This Oregon Pinot Noir from Willamette Valley is an enjoyable, silky, multi-layered wine that you are sure to enjoy during Thanksgiving Dinner. With bright red fruit aromas and flavors of candied cherry, pomegranate, cranberry and raspberry, along with a touch of nutmeg and cinnamon, this elegant Pinot Noir Pair will pair with salmon, ahi tuna, veal, pork, poultry or hearty vegetarian entrees.

2012 Chase Cellars Hayne Vineyard Zinfandel
Napa Valley, California
$45.99

Capturing the essence and complexity of our ancient vines, while maintaining youthful appeal from the fruit of the younger ones, this Zin has sweet red and black fruits which surround a rounded core of soft but ample tannins, offering up a mouthful of supple textures and layers of lovely fruit.

GARY’S GUIDE TO CREATING AN IMPRESSIVE HOLIDAY CHEESE PLATTERS: Need to make a cheese platter?  No problem!  Just following the simple steps below and you are guaranteed to impress your guests.

Start with the basics; You should always have a creamy cheese, hard cheese and a semi soft cheese. My recommendation would be a Delice de Bourgogne (a brie like French cow’s milk triple crème cheese), Manchego (a Spanish Sheep’s milk cheese) and Cotswold (an English onion and chive cheddar made with Cow’s milk). You always have the option to add a goat cheese and/or a blue cheese to the mix depending on your taste.

Dress up your cheese: You can dress up your cheese with all types of yummy items. Try Truffle honey drizzled over a fresh goat cheese, fig jam with Spanish cheese, like as Manchego, or red pepper jelly with brie.

 How to eat your cheese: You can eat your cheese on so many things!

  • Assortment of breads, such as, baguette, ciabatta, semolina or a cranberry walnut bread (delicious with blue cheese)
  • Don’t restrict yourself to a plain cracker.  Try something with flavor such as, Jan’s farmhouse cranberry pistachio cracker or Stonewall Rosemary Parmesan Cracker.
  • Add fruit to the platter.  Any addition of fruit is a perfect paring for cheeses.  Try these on your next platter, grapes, strawberries, fresh figs, pickled pears, cherries soaked in brandy and that’s just to name a few!!

 

Let’s get Plattered (this is the fun part)

There are so many options.  You can choose from a ceramic plate or a rustic looking slate board.  There are so many option so let loose and have fun.

 

When you’re finished making the platter pour yourself a glass of wine, sit back and dig in.  Cheers!

 

No Cook Thanksgiving But If I Were…..

I stopped cooking Thanksgiving meals about 5 years ago. I know, I know. It’s one of the big days that all caliber of cooks want to shine showcasing their adeptness in the kitchen, commercial or home. If you know anything about me, cooking is one my favorite of the things. Therefore, you would think that I would be all over this but I’m not. Not anymore. I stopped cooking for the holiday when I was ending a decade plus relationship that entailed my work and my personal life. I also moved from San Francisco, where I lived for 3 years, back to Los Angeles at the same time. (Hey, no one ever said that I liked to do it easy). That first Thanksgiving, as a single man, turned out to be a horrible experience as I was invited to eat at one of my ex’s friend with their 30 plus dinner guests. My only excuse for going was I that I was still delirious from the break-up.

With each progressive year, I feel less and less like big festivities. This year, I think it’s just Nick, Holly, JJ and my mother. I don’t really think of the holiday as exceptional anymore but I celebrate it quietly with people who love me and I, them.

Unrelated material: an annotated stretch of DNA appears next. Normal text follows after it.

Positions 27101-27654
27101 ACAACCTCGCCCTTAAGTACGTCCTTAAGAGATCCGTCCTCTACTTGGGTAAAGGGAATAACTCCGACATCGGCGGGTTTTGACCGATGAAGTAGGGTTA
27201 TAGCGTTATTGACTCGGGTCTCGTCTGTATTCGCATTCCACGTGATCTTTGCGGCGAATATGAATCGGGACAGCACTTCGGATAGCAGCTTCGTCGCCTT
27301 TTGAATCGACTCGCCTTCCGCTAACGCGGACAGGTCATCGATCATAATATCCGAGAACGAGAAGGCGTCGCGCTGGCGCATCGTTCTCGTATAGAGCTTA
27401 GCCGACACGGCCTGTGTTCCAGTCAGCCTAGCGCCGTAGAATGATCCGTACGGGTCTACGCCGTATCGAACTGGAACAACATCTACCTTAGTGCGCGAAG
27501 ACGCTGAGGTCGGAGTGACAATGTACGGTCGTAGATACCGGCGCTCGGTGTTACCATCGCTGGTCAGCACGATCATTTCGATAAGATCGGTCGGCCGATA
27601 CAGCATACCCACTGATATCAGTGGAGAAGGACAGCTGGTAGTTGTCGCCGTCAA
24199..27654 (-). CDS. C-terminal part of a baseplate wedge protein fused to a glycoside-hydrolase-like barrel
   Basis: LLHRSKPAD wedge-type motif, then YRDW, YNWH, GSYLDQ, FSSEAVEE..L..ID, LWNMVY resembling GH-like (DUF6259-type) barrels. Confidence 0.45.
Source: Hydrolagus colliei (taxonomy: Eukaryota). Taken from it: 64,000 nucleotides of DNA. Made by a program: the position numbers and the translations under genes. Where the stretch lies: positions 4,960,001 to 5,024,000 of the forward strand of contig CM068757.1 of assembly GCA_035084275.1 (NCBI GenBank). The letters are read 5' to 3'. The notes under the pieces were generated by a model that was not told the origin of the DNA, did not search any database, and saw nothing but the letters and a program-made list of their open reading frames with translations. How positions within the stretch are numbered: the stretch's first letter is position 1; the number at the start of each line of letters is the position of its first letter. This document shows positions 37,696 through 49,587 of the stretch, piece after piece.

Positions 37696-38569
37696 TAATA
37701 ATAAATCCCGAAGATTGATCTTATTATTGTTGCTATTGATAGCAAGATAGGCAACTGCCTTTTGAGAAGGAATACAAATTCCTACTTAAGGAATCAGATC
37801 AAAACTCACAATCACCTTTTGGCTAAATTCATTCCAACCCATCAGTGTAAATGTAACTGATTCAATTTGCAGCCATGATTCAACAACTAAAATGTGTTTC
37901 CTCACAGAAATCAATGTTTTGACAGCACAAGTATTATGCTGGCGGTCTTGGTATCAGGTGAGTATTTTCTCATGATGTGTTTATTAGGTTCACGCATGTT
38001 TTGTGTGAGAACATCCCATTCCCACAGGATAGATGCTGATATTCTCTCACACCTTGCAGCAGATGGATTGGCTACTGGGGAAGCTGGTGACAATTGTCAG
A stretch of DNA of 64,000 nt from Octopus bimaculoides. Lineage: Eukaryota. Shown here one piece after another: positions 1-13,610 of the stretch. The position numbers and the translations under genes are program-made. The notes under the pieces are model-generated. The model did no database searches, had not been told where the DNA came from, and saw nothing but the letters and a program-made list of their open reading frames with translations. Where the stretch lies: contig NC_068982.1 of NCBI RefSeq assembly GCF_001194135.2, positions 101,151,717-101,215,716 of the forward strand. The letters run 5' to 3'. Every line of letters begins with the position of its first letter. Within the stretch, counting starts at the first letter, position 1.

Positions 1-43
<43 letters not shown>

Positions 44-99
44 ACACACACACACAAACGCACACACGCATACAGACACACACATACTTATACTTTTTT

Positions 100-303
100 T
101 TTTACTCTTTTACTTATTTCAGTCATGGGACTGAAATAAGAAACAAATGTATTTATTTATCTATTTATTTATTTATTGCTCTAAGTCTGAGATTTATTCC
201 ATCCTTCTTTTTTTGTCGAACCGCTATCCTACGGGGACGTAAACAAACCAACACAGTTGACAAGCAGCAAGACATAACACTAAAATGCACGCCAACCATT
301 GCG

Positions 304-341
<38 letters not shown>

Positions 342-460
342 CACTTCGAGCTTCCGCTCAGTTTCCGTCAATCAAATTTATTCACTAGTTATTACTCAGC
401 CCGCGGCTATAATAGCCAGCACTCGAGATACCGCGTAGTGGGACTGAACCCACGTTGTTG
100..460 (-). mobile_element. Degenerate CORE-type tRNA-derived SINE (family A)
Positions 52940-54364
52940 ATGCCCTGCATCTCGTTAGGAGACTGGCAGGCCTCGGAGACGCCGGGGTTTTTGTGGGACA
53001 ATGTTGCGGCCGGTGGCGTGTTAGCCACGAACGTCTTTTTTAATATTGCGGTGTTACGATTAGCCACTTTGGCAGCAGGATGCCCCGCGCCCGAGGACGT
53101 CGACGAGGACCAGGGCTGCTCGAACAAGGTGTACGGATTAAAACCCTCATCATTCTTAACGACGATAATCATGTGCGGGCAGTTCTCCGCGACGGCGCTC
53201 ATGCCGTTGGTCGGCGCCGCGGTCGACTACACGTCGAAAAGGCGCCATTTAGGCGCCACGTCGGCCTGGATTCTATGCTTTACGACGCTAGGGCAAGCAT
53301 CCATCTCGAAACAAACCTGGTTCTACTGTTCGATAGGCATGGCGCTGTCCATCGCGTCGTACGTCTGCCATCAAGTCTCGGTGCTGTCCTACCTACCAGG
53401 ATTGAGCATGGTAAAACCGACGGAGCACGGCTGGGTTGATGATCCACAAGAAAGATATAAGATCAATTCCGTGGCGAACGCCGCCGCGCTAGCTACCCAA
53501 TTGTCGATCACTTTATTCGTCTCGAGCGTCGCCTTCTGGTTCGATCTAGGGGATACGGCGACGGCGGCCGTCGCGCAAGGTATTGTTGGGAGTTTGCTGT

At the heart of it all, Thanksgiving, Christmas, my birthday and New Year’s Eve clustered together in a 6 week period, is that I really just want to spend quality time with the people whom I cherish. I don’t want to wrapped up in a kitchen anymore for the entire day. Let someone else shine and enjoy learning about cooking. (To brine or not to brine? Fried or not to fry? Oysters in the stuffing or sausage?) I’ve made a lot of turkeys, roasts and hams in my life and I’m now willing to give up the “big star” turn to others. Cooking quietly, simple easy meals on a daily basis.

However, if I were to cook for a dinner of 8 to 10 (LOL), this is what I would make and why:

Butternut Squash Soup: Simplicity. Ease and elegance. Besides, Butternut Squash Soup screams fall!

Roasted Turkey Stuffed with Prunes: Mario Batali’s way of cooking a large bird is ingenious. Have your butcher remove the bones and use them for stock and gravy. Beautiful. Easy. Delicious and quick.

Homemade Bread: There is nothing in the world like homemade bread. Nothing. It can be made two or three days in advance and frozen. Just one of the most beautiful things ever. No Knead Bread is revelatory.

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Salad: If I were making the dinner, the recipe for this Kale, Fennel and Apple Salad would be it. And I would leave it at this. It feels very European this meal. A protein. Bread. Salad. Soup.

This would be the meal. You don’t have to do too many things. If you want to throw in a traditional dish of roasted potatoes or sweet potatoes, go for it.

Oh, but don’t forget for dessert. HA! I don’t make a lot sweet things and there are reasons for it. I don’t want it around because I will eat it…ALL…but if I find something sweet and light.

Sparkling water and flat. Always.

White Wine: Duckhorn or Cade Sauvignon Blanc, Napa Valley. Both are perfect wines for cocktails and for the first course. Lovely and herbaceous.

Red Wine: Oregon’s Sokol Blosser Pinot is lovely for this dinner. Light, bodied, earthy red with hints of cherry.

Beer: Brouwerij West “Saison”. Not to hoppy, excellent flavor, Belgian-style beer. Craft beer made in Los Angeles.

Happy Turkey Day. Enjoy your family, friends and food!